It's true, there can be a certain excitement associated with hiring your first employee. The idea of having someone to help shoulder the burden-whether it's in a personal or business capacity-who is dedicated to your priorities and goals, and relies on you for guidance and direction can be appealing. It is important, however, that expectations not get in the way of the formalities that ensure the employer-employee relationship is compliant with state and federal regulations. Ultra-affluent individuals should pay particular attention to protecting themselves as they are often perceived as ideal targets for lawsuits, and will look to their advisors for guidance on this issue.

First and foremost, it's worth noting that labor issues affect virtually everyone with employees-even if it's just a part-time household worker. Furthermore, a lawyer's advice is only as good as the facts he or she is working with. So, understanding the typical problems and potentially expensive and embarrassing disputes that frequently arise in labor-related cases is a worthwhile effort.

In the past ten years, I have witnessed the most unanticipated legal issues arise for wealthy clients in the area of labor and employment. Two contributing factors to this situation are the mistaken beliefs that: A home has different workplace rules than a business-it doesn't.

Employers must have a certain number of employees before any of the labor laws apply to them-they don't.


Getting Off To A Good Start

What follows is a discussion of the most critical issues pertaining to employees in any environment, whether it's a home, a family office or a conventional business location, and some insight into how to best hire, retain and terminate staff.

1. Pre-employment screening: If a client is planning to hire someone to work in his or her home, the integrity and reliability of the referral source is critical. They should also talk to people who know the applicant, and consider using a formal background check (see item 3 below).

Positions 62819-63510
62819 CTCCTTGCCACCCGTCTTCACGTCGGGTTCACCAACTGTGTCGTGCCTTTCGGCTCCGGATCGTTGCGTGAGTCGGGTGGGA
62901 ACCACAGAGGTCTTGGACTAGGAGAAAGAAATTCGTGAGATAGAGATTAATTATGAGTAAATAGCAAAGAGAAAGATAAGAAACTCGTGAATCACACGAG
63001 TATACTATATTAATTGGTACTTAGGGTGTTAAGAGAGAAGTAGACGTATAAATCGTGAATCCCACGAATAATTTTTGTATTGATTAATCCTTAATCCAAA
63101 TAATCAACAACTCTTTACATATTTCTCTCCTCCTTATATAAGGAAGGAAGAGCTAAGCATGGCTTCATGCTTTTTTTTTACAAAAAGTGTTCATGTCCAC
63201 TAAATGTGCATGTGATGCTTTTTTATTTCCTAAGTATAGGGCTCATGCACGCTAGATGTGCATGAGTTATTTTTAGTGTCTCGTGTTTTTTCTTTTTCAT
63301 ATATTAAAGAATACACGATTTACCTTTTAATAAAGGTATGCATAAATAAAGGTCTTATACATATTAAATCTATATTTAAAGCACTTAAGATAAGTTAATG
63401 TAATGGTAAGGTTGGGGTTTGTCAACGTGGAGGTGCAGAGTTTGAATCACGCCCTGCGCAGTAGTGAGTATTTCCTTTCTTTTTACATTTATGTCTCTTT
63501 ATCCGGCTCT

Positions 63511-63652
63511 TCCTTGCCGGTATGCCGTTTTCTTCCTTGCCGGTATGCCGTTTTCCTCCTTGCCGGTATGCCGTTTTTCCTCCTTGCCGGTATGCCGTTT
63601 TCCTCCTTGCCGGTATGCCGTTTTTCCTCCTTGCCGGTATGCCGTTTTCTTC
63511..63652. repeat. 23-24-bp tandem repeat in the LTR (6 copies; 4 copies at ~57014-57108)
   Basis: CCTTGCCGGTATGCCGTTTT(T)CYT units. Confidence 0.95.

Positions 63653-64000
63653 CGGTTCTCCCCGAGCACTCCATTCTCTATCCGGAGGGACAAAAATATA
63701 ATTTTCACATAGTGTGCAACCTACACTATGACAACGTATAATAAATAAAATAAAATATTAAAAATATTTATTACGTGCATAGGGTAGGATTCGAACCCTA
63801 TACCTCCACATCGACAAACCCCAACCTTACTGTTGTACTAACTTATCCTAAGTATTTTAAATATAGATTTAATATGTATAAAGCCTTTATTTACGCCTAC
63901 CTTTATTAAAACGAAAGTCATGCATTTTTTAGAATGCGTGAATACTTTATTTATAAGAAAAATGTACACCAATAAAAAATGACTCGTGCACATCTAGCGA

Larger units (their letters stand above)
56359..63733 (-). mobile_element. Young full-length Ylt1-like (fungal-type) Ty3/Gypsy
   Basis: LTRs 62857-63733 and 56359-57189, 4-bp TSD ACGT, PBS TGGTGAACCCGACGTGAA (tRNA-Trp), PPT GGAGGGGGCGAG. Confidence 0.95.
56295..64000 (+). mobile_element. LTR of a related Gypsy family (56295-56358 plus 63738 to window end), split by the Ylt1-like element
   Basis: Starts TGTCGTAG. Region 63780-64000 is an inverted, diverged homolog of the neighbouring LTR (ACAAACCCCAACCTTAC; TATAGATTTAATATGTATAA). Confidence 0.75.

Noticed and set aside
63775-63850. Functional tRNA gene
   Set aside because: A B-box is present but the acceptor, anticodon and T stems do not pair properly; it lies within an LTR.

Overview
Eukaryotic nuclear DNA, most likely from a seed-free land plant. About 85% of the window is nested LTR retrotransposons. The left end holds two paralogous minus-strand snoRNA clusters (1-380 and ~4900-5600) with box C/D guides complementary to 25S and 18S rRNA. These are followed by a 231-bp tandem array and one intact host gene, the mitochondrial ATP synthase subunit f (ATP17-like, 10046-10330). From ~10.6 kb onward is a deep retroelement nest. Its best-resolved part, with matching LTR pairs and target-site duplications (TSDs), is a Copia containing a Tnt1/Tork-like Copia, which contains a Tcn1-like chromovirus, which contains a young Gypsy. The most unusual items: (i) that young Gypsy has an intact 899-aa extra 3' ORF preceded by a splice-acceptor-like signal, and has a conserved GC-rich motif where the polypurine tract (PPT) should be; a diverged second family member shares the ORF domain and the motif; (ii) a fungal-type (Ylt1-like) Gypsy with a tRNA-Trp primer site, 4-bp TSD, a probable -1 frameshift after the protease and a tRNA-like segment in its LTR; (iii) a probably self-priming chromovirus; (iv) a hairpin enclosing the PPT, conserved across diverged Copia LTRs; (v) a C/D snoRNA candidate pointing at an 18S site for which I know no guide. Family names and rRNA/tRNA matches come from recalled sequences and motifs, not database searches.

2. Application form: The initial stages of an employment relationship, when handled correctly, can play a significant role in the overall success of the relationship, as well as protecting a client in the event of necessary termination. A few things should be made clear to candidates beginning with the application process: all information collected on the application form should be permissible (for example, you cannot ask about arrests which didn't result in a conviction); all application information provided by a candidate is subject to due diligence, so they should certify that everything is accurate and complete; the application form is not an offer of employment; if an offer is made it will be for "at-will" employment (see item 6 below); and new employees are expected to sign confidentiality agreements (see item 7 below).

3. Background check: The costs for these types of investigations are quite reasonable, especially when compared to the risk of insecure hiring practices. Specifically worded consents are required to legally obtain information regarding an applicant's criminal and credit histories. Improperly worded applications have led to many lawsuits, such as those filed in recent years against many major supermarkets in California.

4. Job description: While a job description is not mandatory, it's a good idea. Be as specific, and realistic, as possible regarding hours, duties, location of work and other pertinent subjects. Your clients should put this information in writing, but reserve the right to change it. This is particularly important for employees with disabilities who ask for special accommodations.

5. Physical exam: Physical exams can be requested only after a provisional job offer is made and, even then, solely to evaluate job related issues (for example, a candidate's ability to lift heavy objects). The Americans With Disabilities Act and most state laws require employers to make a "reasonable accommodation" for a disabled worker. On a related note, it is not permissible to require an "English language-only" workplace unless there's a defensible business need.